Search

chicwhitesheep

SPEAKER OF THE FLOCK

Check Your Privacy Settings

“If you’re not paying for a service, you’re the product that’s being sold.” –Unknown

Unless you’re completely off the grid (which makes me a teensy bit jealous of you), by now you’ve heard there’s been a privacy breach at “the Facebook.” Also, if you call it “the Facebook,” you’re likely a victim of the breach. Even if you don’t call it “the Facebook,” but you have friends or relatives that enjoy forwarding you quizzes about your celebrity spirit animal, then those people probably exposed you to the breach somehow. I don’t know the ins and outs of it, but it sounds a lot like internet lice. Ewwwww.

urkel quiz
Dude! You just got Internet Lice from Urkel!

 

When the news of this latest privacy breach broke, I had to laugh. It’s hard to think about anyone squawking about their privacy on a platform where so many people share entirely too much information. Every day I log in to Facebook and I see intimate details of the lives of people who I barely know in real life. Literally hundreds of people that might not speak to me in the grocery store, but I know exactly what their kitchen looks like, where their children go to school, their favorite spot for takeout, and what they like for breakfast. And that’s just the standard stuff. There’s also a subset of people who freely share the particulars of their latest injuries and maladies (complete with pictures) or remarks about very personal bodily functions. So, you’re telling me that you want me to know about your bowel habits, but your gender and birthday are privileged information?

we did not need to know that

If I sit and think about it too much, I can get really angry about all the cost and effort I put into protecting the things that are, without a doubt, MINE. We are in a constant battle to defend ourselves against people trying to take our things. Our homes and cars have alarms to alert us to intruders. We install video surveillance to record suspicious activity. We use shredders to deter people who might go through our trash. We struggle to set up passwords that are challenging to hackers but are still simple for us to remember. We get stumped trying to remember the answers to our own “secret questions.” My favorite one is the company we pay monthly to protect us from identity theft. They were breached several months ago, exposing millions of their customers’ personal information. The fox lives in the henhouse. You work hard so you can have more things, just so you can work even harder to keep what’s yours out of the hands of others. Frustrating to say the least.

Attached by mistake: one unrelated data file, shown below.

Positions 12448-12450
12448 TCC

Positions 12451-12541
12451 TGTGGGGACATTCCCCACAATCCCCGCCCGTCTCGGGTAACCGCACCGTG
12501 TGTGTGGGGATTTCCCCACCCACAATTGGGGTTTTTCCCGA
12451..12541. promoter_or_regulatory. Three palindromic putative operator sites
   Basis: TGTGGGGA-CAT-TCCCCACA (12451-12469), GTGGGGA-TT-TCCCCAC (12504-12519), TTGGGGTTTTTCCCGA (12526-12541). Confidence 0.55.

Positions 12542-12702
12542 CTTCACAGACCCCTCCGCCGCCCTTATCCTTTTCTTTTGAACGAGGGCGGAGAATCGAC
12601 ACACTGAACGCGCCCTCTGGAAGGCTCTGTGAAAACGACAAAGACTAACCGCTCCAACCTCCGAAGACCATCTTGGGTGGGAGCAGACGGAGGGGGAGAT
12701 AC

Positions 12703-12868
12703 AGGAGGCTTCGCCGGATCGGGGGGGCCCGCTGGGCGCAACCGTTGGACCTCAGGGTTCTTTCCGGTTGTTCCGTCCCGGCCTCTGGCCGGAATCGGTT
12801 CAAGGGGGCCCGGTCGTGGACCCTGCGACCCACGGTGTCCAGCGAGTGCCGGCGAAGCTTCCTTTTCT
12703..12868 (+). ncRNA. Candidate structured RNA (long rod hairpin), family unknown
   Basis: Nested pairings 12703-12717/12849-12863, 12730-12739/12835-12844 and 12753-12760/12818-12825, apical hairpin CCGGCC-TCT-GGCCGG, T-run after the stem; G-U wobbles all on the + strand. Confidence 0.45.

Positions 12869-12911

Nice-henhouse

It’s one thing to protect your hard-earned, physical possessions from theft. It’s quite another thing to put safeguards on the objects that are more cloudy and ethereal, like your online presence and your personal and financial identities. These are things that may carry far more worth than many of your tangible belongings, and their loss or misrepresentation can cause you more hurt and hassle than any collateral damage.

I consider myself at an intermediate level when it comes to technology. I do all I know to do to protect myself and my family online. But this latest privacy breach has forced me to take pause and consider my personal privacy settings. Not the buttons that I push on the screen in my profile, but the decisions I make about what I want to share about myself and my family with the social media community.

I’m a mother, and like most parents, my children are the things in my life that I am most proud of. I think they’re funny and smart, beautiful and clever, incredibly unique, and, at times, a giant pain in the neck. Something in me wants to share their awesomeness with the world, and, likewise, find company in our situations that maybe aren’t so ideal. Enter social media to the rescue. “Thumbs up, mama.” “Love to you, girl.” “Those babies are precious!” “I know, my kids are bloodsuckers, too. We’re all in this together!” It takes 30 seconds for me to post, but I might receive a day and a half of affirmation. If it weren’t for the kids, my social media would simply be a place for me to ask for handyman recommendations, avoid sales pitches, and make smart remarks about traffic. Not nearly as affirming.

One of my daughters is camera-shy and generally attention-averse. Often, when I whip my camera out to capture a moment, she puts a hand up over her face like a harassed celebrity. I get it. I’m not a huge fan of having my picture taken, either. But I’m the mama, and it’s my job to document our lives, so I coax and coerce until she gives in. Also, because I’m the mama, I worry about the reasons behind her photography ban. Is she unhappy with the way she looks in photos? Does she think I’m being pushy? Am I spending more time on getting the photo than experiencing the moment? Worry, worry, worry. Then one day, while convincing her to let me take a photo, my daughter said, “Fine, take it. Just don’t post it, OK?.” “Oh, sure, darlin’,” I answered. “This one is just for me, I promise.” And I meant it. Because if I don’t honor her requests regarding social media now, how can she feel empowered to control her own social media narrative later, when it becomes a much bigger issue?